One clue that might help solve the mystery is that the Vikings replaced offensive coordinator Darrell Bevell with Bill Musgrave. In his last stint in the position, Musgrave coached a Jaguars offense that averaged 3,368 passing yards, 17 touchdowns, and 14 interceptions. With Mike Shanahan last season, McNabb had prorated stats of 4,156 passing yards, 17 touchdowns, and 18 interceptions. Put that together, and you have 3,762 passing yards, 17 touchdowns, and 16 interceptions. That's pretty darn close to what our readers have to say.

Thursday: Andy Dalton
Average: 2,740 ± 131 passing yards, 14 ± 1 TDs, 19 ± 2 INTs
Best-case scenario: 3,500 passing yards, 17 TDs, 9 INTs
Worst-case scenario: 2,100 passing yards, 11 TDs, 28 INTs

By far, Dalton was the least palatable of our quarterback options last week. We received only 21 projections, and more than one reader expressed displeasure with the choice. What? Do you think we're going to make this easy for you?

All kidding aside, reservations about Dalton are understandable. Obviously, he's a rookie quarterback, and that's not exactly ideal. In addition, as we discussed in Four Downs, the Bengals' running game may not provide much relief in Dalton's rookie year. Throw in an incredibly young wide receiver corps, and the readers' average projection looks better and better. One historical note: Dalton's 16-game, average reader projection -- if accurate -- would most resemble the rookie seasons of Rick Mirer (2,833 yards, 12 touchdowns, 17 interceptions) and David Carr (2,592 yards, 9 touchdowns, 15 interceptions).

Friday: Josh Freeman
Average: 3,708 ± 113 passing yards, 25 ± 1 TDs, 13 ± 1 INTs
Best-case scenario: 4,200 passing yards, 33 TDs, 9 INTs
Worst-case scenario: 3,000 passing yards, 19 TDs, 17 INTs

In comparison to the other four quarterbacks of the week, readers have the highest expectation of Freeman. Indeed, he's the only one whose statistical bottom is still a 3,000-yard season and a positive touchdown-to-interception ratio. Not to mention that his average projection is also the best of the bunch.

Compared to his breakout 2010 season, the average reader projects Freeman to have more yards, more interceptions, and an identical number of touchdowns. That touchdown projection seems unlikely. Since the passing game expanded in 1978, only six quarterbacks have thrown for at least 25 touchdowns in two of their first three seasons, and two of them are current or future Hall of Famers (Peyton Manning and Dan Marino). If Freeman manages to join them, we'll be talking soon enough about championships of the nonfantasy variety.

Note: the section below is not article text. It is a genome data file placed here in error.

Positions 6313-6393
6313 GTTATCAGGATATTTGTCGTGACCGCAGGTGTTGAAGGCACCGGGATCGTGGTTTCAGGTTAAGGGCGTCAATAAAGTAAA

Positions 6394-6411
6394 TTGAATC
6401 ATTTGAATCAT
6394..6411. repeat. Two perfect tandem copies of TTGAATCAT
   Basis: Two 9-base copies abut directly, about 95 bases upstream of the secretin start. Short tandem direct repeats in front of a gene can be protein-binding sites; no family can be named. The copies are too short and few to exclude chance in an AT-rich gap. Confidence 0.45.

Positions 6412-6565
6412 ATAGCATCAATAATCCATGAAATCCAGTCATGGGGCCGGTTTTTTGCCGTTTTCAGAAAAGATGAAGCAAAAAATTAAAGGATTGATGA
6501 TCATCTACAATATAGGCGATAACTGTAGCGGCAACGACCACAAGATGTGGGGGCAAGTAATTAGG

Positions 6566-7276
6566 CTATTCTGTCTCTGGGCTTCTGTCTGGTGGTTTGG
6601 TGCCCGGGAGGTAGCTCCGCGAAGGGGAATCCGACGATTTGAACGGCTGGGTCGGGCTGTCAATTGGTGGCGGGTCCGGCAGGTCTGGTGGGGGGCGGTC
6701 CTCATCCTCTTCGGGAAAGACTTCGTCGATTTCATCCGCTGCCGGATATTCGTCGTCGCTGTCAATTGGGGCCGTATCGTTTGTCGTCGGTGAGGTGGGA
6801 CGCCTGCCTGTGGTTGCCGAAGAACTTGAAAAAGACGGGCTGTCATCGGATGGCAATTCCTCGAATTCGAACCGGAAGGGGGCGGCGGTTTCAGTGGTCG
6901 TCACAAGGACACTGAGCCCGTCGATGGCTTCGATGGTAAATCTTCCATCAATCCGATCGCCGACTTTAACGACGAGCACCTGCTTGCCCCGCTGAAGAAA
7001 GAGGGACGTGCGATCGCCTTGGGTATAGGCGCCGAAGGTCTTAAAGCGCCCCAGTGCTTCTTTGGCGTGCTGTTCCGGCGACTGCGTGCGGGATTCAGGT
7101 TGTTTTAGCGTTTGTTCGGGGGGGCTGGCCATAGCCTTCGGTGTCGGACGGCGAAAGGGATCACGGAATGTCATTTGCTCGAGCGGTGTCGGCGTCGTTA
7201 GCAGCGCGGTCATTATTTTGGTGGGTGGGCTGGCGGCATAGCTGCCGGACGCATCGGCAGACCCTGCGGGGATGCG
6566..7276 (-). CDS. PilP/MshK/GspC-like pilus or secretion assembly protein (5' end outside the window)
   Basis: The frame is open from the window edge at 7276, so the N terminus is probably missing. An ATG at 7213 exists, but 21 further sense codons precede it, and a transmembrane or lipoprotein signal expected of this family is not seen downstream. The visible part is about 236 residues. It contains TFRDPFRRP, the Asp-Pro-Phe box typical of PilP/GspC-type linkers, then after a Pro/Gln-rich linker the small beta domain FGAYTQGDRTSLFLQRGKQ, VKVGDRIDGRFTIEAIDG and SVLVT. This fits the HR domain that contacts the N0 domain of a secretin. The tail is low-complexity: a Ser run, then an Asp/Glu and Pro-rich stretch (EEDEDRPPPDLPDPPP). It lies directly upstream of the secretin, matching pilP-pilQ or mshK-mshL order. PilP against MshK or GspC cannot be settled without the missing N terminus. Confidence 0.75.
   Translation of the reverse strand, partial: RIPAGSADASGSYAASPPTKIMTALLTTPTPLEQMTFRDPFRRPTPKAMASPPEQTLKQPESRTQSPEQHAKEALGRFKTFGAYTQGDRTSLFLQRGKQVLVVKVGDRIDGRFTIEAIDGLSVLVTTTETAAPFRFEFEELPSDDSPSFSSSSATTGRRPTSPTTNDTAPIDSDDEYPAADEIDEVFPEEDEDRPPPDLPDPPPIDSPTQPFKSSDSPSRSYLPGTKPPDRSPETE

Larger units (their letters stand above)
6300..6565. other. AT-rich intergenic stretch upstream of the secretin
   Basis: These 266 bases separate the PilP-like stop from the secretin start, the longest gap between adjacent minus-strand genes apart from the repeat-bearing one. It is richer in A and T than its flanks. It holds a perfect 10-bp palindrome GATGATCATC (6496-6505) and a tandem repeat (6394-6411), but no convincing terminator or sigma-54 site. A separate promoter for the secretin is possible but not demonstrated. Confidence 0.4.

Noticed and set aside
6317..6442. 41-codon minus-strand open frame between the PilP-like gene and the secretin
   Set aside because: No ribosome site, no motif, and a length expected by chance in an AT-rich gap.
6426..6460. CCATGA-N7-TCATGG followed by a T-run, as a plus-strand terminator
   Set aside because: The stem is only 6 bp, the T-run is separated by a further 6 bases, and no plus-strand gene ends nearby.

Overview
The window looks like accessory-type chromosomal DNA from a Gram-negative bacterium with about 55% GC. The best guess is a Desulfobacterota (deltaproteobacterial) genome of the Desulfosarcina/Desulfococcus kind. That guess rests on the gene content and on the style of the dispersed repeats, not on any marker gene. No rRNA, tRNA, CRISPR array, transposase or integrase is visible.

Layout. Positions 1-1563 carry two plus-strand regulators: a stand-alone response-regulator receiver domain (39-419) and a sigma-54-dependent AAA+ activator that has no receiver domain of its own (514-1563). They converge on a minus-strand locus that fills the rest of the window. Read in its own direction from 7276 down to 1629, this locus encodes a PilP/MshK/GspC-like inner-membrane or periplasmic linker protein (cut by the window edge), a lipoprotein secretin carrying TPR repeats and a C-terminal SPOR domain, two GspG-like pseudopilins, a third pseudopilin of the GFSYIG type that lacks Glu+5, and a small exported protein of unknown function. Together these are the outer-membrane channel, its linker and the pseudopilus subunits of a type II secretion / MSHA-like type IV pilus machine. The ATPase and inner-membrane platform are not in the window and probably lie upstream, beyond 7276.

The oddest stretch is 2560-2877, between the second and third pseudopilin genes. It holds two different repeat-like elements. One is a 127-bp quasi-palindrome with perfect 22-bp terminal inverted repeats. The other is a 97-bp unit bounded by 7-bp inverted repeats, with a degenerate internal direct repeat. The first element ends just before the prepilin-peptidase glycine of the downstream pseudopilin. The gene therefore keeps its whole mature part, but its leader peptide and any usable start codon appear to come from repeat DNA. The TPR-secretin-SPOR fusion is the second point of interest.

Posted by: Danny Tuccitto on 10 Aug 2011

38 comments, Last at 16 Aug 2011, 3:45am by Bobman

Comments

1
by Bobby Wommack (not verified) :: Wed, 08/10/2011 - 11:36am

T. Jack: Worst-case scenario: 2,100 passing yards, 10 TDs, 32 INTs

LOL - I doubt any QB has ever put up a stat line like that. They would bench him for Whitehurst if he even got close to putting up that type of production.

2
by MilkmanDanimal :: Wed, 08/10/2011 - 11:43am

Yeah, that T-Jax projection is loopy. It rivals Testaverde's legendary INT-record-setting campaign (35 picks), but Vinnie played on an utterly terrible team that had no playoff hopes whatsoever. There's no way he'll be THAT bad. I mean, he'll be bad, but not legendarily bad.

All I can say is there are some really pessimistic people considering the projections.

3
by Jonadan :: Wed, 08/10/2011 - 11:51am

Quick-and-Dirty PFR search says yep, really not going to happen. I think the closest you get is #48 in results, Jim Fink in 1955 (12 games): 2270/10/26. In modern terms, looks like the closest is Jake Plummer's 99 season (#52): 2111/9/24 over 14 games. In his defense, he was playing for Arizona...

10
by BucNasty :: Wed, 08/10/2011 - 12:49pm

As I remember it, it's required that you prorate everyone's stats to a 16 game season. Even if Jackson is benched midseason, the important thing is whether or not he was on track to meet the projection.

11
by Drunkmonkey :: Wed, 08/10/2011 - 12:54pm

I believe you're right, and if that's the case, all TJack has to do is throw 2 int's in his first game, get benched, and his prorated stats will show that. I think he's even capable of throwing 4 int's in the first two games, and then getting benched once Seattle realizes what they've done.

13
by tuluse :: Wed, 08/10/2011 - 2:08pm